Use this URL to cite or link to this record in EThOS: http://ethos.bl.uk/OrderDetails.do?uin=uk.bl.ethos.729425
Title: Labour markets : volunteering and employability
Author: Lee, John
Awarding Body: University of the West of Scotland
Current Institution: University of the West of Scotland
Date of Award: 2010
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Abstract:
This thesis provides an insight into the impact the experience of volunteering has on people claiming incapacity benefits in Scotland. In particular it examines the experience of being a volunteer in connection to labour markets and employability, and in a wider sense in connection to the benefits regime and the ongoing process of welfare reform in the UK. Within this process of welfare reform, the rising numbers of individuals claiming incapacity benefits over the last twenty years has been identified as one of the key issues in active labour market policy. The UK government's welfare reform and active labour market programme has several strands. Encouraging benefit claimants to volunteer is one of these strands and is the primary focus for this thesis. Within this policy strand, volunteering is seen as essentially being analogous to paid employment: providing work-like skills, experience and discipline that are all relevant and transferable to the paid labour market. As this thesis shows, this paradigm of volunteering as a work-like activity is not based on a robust evidence base. This thesis also shows that this paradigm has gone unchallenged and has not been subject to any critique through the existing research and literature. This thesis adopts a life story approach to give an insight into the biographies of the individual volunteers and in doing so addresses the current lack in the UK of robust qualitative research in relation to volunteering and employability issues. Analysis of the data obtained from in-depth interviews with volunteers suggests volunteering plays a positive role in enabling individuals to respond to and cope with a period of crisis and transition in their lives. However, it has limitations in enhancing employability through the provision of work-like skills, experience and discipline. Essentially there is a qualitative difference between volunteering and paid employment. As such this thesis challenges the existing paradigm and urges caution in promoting volunteering to those on incapacity benefits as a means of enhancing employability.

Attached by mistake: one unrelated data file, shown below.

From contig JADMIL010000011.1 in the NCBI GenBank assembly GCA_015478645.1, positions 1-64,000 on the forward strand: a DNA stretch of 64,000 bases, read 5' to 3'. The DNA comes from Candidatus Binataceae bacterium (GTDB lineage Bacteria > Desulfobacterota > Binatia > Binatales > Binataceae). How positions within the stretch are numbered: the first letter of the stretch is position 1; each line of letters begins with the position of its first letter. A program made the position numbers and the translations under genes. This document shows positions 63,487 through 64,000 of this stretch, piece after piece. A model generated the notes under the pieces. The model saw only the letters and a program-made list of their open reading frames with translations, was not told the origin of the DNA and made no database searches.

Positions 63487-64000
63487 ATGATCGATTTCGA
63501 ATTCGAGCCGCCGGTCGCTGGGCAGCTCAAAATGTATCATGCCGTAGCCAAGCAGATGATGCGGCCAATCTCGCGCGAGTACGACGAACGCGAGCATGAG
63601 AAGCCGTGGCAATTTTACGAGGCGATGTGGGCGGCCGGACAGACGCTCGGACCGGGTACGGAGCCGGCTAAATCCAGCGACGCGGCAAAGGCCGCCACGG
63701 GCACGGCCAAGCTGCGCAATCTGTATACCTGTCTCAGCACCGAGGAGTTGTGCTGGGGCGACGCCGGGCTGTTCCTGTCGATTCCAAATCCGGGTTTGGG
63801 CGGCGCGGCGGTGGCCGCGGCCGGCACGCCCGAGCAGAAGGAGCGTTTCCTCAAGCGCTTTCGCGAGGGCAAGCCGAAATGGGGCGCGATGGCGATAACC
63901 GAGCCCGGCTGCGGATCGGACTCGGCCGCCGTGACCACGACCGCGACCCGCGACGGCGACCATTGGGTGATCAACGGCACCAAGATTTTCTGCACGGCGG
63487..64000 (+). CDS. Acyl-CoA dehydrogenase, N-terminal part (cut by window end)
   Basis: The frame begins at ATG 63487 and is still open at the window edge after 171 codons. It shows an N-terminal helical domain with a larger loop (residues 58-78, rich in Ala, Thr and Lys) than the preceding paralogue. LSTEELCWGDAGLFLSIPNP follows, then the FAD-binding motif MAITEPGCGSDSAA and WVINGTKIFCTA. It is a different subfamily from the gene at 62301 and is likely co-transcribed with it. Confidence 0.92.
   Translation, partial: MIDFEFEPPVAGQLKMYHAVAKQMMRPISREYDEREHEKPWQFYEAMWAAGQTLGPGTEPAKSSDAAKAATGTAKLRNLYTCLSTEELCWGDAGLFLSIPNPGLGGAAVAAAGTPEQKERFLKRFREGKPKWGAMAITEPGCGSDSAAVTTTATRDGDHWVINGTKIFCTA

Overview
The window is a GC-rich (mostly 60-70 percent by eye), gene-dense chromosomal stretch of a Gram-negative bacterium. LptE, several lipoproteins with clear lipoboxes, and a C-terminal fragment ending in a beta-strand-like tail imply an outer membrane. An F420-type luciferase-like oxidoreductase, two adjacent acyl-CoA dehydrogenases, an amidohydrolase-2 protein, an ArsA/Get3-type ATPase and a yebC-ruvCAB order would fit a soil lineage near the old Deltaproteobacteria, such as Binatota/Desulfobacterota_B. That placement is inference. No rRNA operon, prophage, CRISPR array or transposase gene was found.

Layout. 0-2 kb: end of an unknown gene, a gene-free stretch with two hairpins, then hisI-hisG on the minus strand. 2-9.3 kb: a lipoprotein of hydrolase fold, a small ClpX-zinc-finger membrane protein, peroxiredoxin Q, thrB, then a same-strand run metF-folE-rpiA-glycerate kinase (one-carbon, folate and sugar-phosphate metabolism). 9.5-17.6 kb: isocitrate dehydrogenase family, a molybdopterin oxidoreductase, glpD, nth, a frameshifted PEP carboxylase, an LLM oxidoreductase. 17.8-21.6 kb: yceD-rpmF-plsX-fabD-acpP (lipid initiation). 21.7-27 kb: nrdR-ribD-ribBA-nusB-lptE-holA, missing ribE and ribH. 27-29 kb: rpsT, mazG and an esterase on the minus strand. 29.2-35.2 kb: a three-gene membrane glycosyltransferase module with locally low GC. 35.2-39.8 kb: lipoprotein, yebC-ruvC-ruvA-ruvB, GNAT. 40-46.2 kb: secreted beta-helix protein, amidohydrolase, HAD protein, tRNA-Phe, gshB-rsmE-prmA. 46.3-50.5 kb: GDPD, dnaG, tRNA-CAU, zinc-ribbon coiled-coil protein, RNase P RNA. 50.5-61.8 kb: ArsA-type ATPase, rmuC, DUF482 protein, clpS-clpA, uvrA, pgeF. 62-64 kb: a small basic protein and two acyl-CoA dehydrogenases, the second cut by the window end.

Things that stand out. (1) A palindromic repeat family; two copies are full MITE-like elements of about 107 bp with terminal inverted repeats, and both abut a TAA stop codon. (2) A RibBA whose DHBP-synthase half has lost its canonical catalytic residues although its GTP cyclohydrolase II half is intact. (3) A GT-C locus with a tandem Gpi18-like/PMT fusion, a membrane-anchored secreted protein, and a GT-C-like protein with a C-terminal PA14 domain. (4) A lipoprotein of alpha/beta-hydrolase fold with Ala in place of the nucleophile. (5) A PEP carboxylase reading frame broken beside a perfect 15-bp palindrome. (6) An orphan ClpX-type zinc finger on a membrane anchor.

Supervisor: Not available Sponsor: Not available
Qualification Name: Thesis (Ph.D.) Qualification Level: Doctoral
EThOS ID: uk.bl.ethos.729425  DOI: Not available
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